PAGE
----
The UK continued to support NGOs and worked to promote the protection of HRDs through a range of activities, including project funding, field visits, statements, meetings with the Colombian government, and through joint work with the EU and UN. Working through the UNDP to support and train human rights organisations, we have supported local human rights platforms in 7 regions of Colombia. The UK takes part in the “Ambassadors with Defenders” initiative which launched a high profile media campaign in December 2016 to highlight the fragile situation for HRDs. The embassy also hosted a visit by the UN Special Rapporteur for HRDs in September.

Violence against women and girls in Colombia increased in 2016. The National Forensics Institute reported 7.5% more cases of sexual violence against women and girls between January and October 2016, compared to the same period in 2015 (15,082 cases by 31 October 2016). 84.5% of sexual violence cases are perpetrated against girls. In the same period, 2.4 women were murdered every day (731 feminicides in Jan-Oct 2016 vs. 670 in 2015). The UK is working to prevent and tackle sexual violence and the stigma against victims and survivors, as well as promoting women’s participation in peace building through programme and political work. Our programme work with women’s organisations continues to empower women and young people:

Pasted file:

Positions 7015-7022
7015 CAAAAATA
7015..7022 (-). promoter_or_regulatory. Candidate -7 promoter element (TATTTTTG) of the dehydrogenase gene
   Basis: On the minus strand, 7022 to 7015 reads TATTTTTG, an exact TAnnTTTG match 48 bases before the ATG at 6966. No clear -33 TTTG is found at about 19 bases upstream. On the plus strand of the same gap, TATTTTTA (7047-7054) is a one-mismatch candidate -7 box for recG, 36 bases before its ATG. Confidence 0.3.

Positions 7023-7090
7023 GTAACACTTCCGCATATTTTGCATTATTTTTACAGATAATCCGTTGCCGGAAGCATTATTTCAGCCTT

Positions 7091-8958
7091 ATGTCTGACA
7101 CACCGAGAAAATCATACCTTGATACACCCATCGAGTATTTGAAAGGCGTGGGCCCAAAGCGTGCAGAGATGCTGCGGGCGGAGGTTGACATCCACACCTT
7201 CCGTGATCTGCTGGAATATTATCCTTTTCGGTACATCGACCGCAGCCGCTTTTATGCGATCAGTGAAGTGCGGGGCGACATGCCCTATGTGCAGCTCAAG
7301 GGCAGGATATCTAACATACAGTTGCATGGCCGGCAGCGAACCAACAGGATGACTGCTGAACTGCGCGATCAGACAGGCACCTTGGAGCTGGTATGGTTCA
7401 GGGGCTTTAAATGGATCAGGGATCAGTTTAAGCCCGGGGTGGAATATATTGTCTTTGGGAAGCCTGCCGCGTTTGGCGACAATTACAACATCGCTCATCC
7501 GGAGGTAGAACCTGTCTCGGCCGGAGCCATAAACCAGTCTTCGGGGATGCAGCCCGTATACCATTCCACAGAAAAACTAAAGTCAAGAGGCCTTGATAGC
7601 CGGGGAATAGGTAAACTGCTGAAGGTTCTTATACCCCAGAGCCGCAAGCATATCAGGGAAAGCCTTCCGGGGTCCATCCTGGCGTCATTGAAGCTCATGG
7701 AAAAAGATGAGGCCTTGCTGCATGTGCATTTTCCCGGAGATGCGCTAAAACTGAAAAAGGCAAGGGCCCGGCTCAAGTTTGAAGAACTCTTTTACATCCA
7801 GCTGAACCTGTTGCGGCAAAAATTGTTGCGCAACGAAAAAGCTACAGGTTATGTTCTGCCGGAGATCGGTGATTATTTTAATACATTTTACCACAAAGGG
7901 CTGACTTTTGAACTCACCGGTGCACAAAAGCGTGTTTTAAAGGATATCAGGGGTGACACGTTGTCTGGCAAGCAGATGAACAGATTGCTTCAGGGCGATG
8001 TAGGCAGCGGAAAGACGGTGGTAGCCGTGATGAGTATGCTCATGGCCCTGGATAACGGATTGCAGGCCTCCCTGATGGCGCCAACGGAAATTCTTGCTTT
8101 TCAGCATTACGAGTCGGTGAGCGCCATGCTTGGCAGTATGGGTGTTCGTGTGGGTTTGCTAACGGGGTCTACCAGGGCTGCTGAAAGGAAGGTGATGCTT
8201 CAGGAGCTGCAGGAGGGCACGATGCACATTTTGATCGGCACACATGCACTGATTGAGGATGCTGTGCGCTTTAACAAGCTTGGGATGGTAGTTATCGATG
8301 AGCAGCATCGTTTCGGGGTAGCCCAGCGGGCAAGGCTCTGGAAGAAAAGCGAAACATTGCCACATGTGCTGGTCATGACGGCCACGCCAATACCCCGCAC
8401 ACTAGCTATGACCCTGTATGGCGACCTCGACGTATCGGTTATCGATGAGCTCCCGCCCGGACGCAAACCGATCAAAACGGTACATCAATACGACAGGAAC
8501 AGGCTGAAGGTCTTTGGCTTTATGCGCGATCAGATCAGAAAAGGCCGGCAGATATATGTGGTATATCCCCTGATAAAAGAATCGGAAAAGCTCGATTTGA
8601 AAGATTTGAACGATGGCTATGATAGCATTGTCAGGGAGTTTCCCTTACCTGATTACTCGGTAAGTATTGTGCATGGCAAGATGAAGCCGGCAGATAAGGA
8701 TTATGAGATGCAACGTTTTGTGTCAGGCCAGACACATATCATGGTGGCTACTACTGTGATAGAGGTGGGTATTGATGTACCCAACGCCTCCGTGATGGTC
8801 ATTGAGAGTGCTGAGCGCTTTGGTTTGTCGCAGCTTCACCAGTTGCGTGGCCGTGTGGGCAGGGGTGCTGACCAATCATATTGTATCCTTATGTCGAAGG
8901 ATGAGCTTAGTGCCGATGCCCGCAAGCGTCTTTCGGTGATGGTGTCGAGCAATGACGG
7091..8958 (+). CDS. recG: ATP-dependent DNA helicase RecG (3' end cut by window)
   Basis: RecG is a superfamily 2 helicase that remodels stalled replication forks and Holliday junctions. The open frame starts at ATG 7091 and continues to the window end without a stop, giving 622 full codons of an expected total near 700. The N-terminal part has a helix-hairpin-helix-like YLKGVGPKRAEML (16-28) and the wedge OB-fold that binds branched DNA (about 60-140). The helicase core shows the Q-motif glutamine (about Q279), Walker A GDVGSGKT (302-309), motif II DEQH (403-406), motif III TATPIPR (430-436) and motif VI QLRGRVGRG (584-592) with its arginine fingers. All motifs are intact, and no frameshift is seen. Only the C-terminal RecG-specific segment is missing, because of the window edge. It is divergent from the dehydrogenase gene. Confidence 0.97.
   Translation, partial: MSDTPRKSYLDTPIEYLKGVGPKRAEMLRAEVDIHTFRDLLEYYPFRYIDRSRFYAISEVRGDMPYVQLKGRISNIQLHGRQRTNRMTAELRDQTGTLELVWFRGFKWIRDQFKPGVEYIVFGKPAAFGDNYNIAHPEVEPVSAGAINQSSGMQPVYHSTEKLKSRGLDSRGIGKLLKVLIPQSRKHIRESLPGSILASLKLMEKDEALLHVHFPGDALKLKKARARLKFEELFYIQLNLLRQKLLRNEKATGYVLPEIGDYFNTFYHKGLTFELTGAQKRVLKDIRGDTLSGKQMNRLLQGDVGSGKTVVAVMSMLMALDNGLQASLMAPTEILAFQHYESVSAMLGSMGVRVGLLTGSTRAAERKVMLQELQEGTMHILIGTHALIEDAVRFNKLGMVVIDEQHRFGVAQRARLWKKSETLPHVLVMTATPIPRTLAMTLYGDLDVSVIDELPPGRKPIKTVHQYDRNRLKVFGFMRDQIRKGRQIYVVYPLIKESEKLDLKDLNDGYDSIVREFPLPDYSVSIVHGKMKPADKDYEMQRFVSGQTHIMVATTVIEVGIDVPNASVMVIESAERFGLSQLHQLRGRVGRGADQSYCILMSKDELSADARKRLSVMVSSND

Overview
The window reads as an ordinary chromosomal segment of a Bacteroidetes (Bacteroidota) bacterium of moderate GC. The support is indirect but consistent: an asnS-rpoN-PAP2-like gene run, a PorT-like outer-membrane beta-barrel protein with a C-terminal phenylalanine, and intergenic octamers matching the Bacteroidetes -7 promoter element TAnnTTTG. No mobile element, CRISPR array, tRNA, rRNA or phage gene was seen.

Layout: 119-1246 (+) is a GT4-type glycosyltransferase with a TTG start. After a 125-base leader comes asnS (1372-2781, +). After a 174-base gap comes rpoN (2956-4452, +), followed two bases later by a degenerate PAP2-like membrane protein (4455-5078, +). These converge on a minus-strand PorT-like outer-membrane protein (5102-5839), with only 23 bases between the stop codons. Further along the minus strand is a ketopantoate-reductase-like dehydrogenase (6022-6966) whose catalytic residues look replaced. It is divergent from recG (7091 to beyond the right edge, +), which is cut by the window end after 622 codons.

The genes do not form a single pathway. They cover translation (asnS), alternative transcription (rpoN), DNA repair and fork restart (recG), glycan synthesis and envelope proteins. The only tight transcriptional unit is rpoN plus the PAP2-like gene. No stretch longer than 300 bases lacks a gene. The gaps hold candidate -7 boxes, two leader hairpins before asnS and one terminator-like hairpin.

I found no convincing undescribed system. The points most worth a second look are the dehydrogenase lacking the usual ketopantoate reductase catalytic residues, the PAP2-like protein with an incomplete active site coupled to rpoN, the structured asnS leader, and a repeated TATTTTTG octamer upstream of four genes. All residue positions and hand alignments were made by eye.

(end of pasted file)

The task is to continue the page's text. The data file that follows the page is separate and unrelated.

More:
• delivering prevention plans in schools
  • increasing reporting and documentation of cases using the International Protocol (1,200 criminal reports and 507 cases documented to date)
  • advocating for increased access to justice for victims
  • providing advice to the government on guaranteeing gender considerations in the implementation stage

Three Colombian experts attended the Wilton Park conference to develop a Global Action Plan against stigma. The UK also chaired the International Cooperation Working Group on Gender Justice and Peace in Bogota in 2016.

On Business and Human Rights, the Colombian government reports that it has implemented a fifth of the National Action Plan, launched in December 2015. The Presidential Office for Human Rights launched several pilot projects to improve local and national government coordination with the private sector. In July, the Ministry of Post-Conflict also launched a package of support to the private sector to facilitate their role in post-conflict implementation. The embassy-led programme work is supporting a project to create non-judicial remedy mechanisms for companies, which in turn will assist the Colombian Ministry of Mines to create their own Business and Human Rights Plan and strengthen their role in reducing conflict in the mining sector. We will launch a guide with recommendations for UK business to operate in Colombia with respect for human rights in 2017.